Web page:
The organization Heifer International would like to provide needy houses with big mother influences--in the form of a cow. The animals are provided to families in need along with the training required to raise the animals successfully and profitably. Milk-producing, calf-bearing, fertilizer-making heifers are the sorts of gifts that can transform the economic situation of an entire family. At the very least, one will take an enormous amount of pressure off of someone's mom. (MD)


(Mother of five, with six grandkids and two great-grandkids)

Photo album (Paper Garden, $20)

I don't remember when it was when it hit me: My mom, a woman the world knows as Arlene Mallard, is breeder. She has five kids, six grandkids and two great-grandkids already. When this hit me, "vasectomy" was the next though in line. But then I mellowed. She's my mom. She's from a different era where big families were normal and everybody wrote long letters instead of e-mails and remembered birthdays and anniversaries. So instead, I'm thinking of getting her photo albums, cards, stationery and other fine accoutrements for cultured and civilized family life at Paper Garden. (KT)


(First-time mother, single and proud of it)

George Foreman grill (Target, $90)

I thought about getting Rachel a tubal ligation for Christmas but figured she might someday want to pop out more pups, so that seemed impractical. I was going to get her a massage at a day spa, but Kevin Taylor beat me to that gift. So I'm getting her a George Foreman grill. Why? Because since she's a single mother juggling a kid and a job, anything that can minimize her cooking and prep time is an invaluable resource. When her shirt smells like yak and there are Cheerios in her hair, the last thing she wants to do is fire up the range, melt the butter and slowly grill a cheese sandwich. And how is she going to barbecue for friends without little Mindy getting into the charcoal bag or sucking on the propane tank? With a George Foreman, that's how. Time saved cooking will be time gained with the kid. (JS)

To: Dad


(A fashion disaster, with matching haircut)

Kangol Wool 504 Cap (Nordstrom, $38)

England's Kangol hat company has been going since the 1930s, and it's ridden all the highs and lows of hat fashion. The beret got hot just after World War II, as Gen. Bernard Montgomery, England's colorful "Monty," wore one. But by the 1950s, the beret was out of style -- luckily, the Kangol brain trust came up with the 504, and it's a classic. It didn't hurt that Samuel L. Jackson wore one all the way through the film Jackie Brown (and seems to still wear one every time he's on TV). So if old dad has a comb-over or just needs a little fashion nudge, start at the top. The 504 comes in all kinds of colors, tweeds and plaids, but the classic black is hard to beat. (TM)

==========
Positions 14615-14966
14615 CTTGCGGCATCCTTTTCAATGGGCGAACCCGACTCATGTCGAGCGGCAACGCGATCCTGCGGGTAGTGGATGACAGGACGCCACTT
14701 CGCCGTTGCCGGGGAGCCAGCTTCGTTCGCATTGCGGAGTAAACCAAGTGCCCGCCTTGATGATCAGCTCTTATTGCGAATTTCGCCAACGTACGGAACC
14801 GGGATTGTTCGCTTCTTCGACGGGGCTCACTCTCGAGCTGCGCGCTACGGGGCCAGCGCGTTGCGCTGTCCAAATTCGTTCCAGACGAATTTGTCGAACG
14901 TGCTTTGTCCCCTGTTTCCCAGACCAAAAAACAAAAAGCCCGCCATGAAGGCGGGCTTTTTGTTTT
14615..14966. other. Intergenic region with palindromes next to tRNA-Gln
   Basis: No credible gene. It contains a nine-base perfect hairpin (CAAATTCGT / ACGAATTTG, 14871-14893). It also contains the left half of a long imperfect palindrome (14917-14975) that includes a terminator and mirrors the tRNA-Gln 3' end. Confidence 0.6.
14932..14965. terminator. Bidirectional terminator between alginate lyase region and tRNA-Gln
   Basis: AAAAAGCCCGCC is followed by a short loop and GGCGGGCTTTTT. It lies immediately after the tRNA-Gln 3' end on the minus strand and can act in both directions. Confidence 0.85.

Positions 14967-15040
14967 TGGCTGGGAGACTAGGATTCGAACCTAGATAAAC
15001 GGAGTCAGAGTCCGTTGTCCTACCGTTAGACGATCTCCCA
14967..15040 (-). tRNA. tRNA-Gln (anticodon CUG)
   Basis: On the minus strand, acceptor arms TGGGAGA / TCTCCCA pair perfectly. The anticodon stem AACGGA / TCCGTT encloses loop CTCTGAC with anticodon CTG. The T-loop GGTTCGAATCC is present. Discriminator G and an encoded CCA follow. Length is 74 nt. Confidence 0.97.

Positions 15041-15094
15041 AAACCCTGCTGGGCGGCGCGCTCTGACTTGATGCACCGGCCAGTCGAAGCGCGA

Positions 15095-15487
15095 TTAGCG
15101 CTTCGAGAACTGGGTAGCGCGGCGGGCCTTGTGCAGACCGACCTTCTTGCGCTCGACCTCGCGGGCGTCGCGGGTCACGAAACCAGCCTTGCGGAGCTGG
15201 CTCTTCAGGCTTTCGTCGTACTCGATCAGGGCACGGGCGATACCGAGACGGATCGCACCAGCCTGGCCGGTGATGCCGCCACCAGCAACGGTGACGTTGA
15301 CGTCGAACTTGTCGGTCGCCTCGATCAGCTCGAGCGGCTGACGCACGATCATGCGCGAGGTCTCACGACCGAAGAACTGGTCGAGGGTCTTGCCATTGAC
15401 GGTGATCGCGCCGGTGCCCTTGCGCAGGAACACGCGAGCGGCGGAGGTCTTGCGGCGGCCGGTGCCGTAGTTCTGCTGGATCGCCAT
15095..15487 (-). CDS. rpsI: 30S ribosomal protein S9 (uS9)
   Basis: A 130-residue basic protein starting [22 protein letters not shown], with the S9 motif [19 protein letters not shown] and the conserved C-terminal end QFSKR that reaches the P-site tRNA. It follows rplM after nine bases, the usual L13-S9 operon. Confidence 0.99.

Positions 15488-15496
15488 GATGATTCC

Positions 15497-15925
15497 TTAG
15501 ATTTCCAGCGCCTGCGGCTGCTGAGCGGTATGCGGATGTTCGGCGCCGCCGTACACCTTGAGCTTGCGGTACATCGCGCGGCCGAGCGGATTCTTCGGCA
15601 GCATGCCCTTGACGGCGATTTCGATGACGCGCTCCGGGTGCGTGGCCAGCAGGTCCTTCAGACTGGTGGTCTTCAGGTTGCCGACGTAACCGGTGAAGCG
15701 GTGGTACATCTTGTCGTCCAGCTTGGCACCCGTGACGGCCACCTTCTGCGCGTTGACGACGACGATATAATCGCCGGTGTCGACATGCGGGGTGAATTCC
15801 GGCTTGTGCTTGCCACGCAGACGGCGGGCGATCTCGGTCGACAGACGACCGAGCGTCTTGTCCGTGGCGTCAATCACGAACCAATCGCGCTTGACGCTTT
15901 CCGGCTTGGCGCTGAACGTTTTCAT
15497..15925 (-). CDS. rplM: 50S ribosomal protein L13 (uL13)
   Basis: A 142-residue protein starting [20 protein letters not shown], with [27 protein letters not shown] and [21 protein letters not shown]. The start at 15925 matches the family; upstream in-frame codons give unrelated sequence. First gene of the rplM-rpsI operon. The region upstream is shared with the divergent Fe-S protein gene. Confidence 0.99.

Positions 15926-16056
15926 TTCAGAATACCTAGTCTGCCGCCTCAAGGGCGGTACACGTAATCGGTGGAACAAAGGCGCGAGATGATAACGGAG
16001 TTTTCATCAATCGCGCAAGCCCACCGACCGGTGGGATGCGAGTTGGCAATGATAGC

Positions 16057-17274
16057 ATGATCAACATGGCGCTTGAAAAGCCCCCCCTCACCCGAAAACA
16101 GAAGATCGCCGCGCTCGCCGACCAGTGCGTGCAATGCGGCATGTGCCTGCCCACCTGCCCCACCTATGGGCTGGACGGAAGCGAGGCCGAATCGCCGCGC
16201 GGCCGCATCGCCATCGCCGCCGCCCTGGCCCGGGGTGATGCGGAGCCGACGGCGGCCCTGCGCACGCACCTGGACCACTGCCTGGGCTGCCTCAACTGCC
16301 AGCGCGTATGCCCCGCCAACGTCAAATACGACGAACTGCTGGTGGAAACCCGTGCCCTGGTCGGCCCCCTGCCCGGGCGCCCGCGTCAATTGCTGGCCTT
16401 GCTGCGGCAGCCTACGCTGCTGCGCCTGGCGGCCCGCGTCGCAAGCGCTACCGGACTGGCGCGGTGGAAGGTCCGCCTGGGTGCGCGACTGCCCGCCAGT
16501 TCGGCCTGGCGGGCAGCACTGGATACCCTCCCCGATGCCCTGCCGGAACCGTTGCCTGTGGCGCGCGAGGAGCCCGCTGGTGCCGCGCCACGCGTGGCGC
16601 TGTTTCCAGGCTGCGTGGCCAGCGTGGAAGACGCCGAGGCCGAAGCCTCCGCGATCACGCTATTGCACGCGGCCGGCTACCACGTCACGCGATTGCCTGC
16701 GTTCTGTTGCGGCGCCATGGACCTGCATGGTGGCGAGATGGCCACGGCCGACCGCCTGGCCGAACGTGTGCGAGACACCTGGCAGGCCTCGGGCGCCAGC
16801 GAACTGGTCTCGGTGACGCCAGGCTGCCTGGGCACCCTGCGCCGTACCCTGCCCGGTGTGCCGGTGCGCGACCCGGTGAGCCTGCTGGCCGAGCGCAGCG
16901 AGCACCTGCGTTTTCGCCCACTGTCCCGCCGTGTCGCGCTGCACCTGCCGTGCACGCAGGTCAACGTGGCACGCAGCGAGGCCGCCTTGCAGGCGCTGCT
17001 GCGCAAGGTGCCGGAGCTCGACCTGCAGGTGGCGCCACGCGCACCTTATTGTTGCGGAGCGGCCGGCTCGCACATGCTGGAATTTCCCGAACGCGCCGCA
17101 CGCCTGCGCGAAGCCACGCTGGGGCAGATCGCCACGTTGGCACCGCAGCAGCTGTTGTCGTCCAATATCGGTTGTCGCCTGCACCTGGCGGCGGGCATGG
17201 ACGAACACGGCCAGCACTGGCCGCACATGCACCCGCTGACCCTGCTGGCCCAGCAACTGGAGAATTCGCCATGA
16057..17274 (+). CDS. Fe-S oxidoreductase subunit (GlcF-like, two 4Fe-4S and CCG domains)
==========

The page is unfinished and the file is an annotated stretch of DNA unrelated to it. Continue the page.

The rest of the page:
(Loves extreme sports ... the more they hurt, the better)

Belt Buckle (D & amp;B Farm & amp; Home Stores, Coeur d'Alene, $115)

It's a couple thousand pounds of angry meat, horns and hooves hell-bent on payback. When the buzzer sounds, being atop it is just as dangerous as being in its path. Forget BMX and snowboarding -- when it comes to extreme sports, bull riding separates the men from the boys. Requiring stamina, courage, and the right gear, bull riding is not for the faint of heart. This holiday, send Dad to D & amp;B Farm & amp; Home across from the Kootenai County Fairgrounds in Coeur d'Alene for all things western. While Dad's learning how to break into the arena, Mom can check out the requisite leather boots and tight jeans that give new meaning to the term "cowgirl up." And until Dad earns his own, D & amp;B sells a variety of belt-buckle bling, like this model for $115. D & amp;B will treat you right. (And that ain't no bull.) (CS)


(Lives for CNN)

Digital camcorder (Huppins, $350-$3,500)

Buying gifts for any dad is a challenge, but what do you get the dad who is such a news junkie that he stands by the side of the Information Superhighway with a cardboard sign reading "Need RSS fix. It's been 5 minutes"? The next step, obviously, is for Dear Old Pop to make his own professional-grade newscasts for those slow cycles when even the Brittney Spears no-underwear sightings are stale and endlessly looped every 30 minutes. Digital camcorders are just the ticket. There are models around $350 that fit pretty much in the palm of your hand, all the way up to a $3,500 digital video hottie with professional glass on the 20x zoom lens and high-quality microphone. Check them out at Huppins.



(Recently divorced, trying to spend more time with the kids)

Dangerous Science (Whiz Kids, $15)

My older sister had a chemistry set. It had an instruction manual apparently written by the scientists who were considered boring even by the other scientists. I never got past Experiment No. 1, which involved litmus paper and ... not much else, come to think of it. But this product ... this is a set that has real chemistry -- the kind of chemistry that people want to perform. I mean, who doesn't want to know what makes snot green? Or how to make fake blood? Or what kind of little creatures grow all over our bodies? With Dangerous Science, divorced dads like Steven will prove that they can match 9-year-olds gross-out for gross-out. (MB)